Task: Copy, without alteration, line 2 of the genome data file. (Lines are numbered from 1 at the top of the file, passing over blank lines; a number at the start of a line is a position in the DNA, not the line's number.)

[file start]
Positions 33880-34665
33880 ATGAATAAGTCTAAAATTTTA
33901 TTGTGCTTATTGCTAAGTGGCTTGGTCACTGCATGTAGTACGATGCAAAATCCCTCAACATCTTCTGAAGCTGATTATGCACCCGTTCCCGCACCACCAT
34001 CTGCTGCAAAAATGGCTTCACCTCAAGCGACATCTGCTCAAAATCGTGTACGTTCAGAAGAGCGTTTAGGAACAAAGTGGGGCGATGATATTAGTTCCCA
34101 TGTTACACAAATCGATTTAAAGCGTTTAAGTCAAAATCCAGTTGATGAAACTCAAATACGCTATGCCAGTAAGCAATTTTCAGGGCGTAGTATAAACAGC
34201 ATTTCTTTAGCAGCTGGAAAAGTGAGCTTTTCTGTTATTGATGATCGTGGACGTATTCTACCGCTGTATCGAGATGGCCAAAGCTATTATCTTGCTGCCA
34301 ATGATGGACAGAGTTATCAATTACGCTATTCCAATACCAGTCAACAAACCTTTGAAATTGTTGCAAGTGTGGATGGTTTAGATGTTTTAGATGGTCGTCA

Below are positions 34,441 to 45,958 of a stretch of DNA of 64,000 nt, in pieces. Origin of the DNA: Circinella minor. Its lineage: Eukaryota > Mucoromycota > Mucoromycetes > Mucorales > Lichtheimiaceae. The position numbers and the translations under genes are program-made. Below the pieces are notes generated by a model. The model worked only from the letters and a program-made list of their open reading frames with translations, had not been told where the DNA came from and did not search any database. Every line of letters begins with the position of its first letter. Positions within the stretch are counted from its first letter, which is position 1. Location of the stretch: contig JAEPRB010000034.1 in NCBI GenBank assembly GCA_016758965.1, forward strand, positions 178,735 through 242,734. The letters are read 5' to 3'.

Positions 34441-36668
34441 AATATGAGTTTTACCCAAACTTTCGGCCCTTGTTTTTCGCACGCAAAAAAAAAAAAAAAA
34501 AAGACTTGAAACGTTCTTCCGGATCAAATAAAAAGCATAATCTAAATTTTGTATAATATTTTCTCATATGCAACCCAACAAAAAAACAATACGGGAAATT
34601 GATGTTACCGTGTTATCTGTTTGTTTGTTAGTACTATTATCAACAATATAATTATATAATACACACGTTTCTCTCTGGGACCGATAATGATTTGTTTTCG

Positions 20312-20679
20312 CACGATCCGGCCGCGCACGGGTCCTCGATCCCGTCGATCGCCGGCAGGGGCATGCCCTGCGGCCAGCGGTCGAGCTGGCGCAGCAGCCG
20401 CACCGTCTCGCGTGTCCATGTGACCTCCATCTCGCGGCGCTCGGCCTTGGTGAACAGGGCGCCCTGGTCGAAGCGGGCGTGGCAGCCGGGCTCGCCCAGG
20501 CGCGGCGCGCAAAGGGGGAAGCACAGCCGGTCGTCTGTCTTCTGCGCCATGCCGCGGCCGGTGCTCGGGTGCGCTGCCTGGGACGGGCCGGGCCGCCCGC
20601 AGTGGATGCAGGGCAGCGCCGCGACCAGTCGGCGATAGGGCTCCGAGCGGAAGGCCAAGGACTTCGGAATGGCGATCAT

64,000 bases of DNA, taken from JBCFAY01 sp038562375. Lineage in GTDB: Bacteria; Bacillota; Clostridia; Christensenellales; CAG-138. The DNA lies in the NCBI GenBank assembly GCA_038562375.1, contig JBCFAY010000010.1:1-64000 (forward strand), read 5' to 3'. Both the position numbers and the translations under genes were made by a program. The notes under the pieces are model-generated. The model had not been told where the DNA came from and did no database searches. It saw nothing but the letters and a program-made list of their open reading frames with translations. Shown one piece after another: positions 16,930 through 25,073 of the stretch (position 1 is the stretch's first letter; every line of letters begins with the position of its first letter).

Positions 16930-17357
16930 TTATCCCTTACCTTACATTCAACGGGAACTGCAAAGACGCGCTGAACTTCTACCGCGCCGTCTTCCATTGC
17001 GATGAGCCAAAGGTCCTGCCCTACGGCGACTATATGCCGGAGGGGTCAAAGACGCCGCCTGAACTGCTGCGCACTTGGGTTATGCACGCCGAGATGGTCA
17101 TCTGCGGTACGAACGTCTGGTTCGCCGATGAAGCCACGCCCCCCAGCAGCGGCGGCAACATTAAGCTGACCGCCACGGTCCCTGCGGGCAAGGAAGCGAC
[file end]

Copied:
33880 ATGAATAAGTCTAAAATTTTA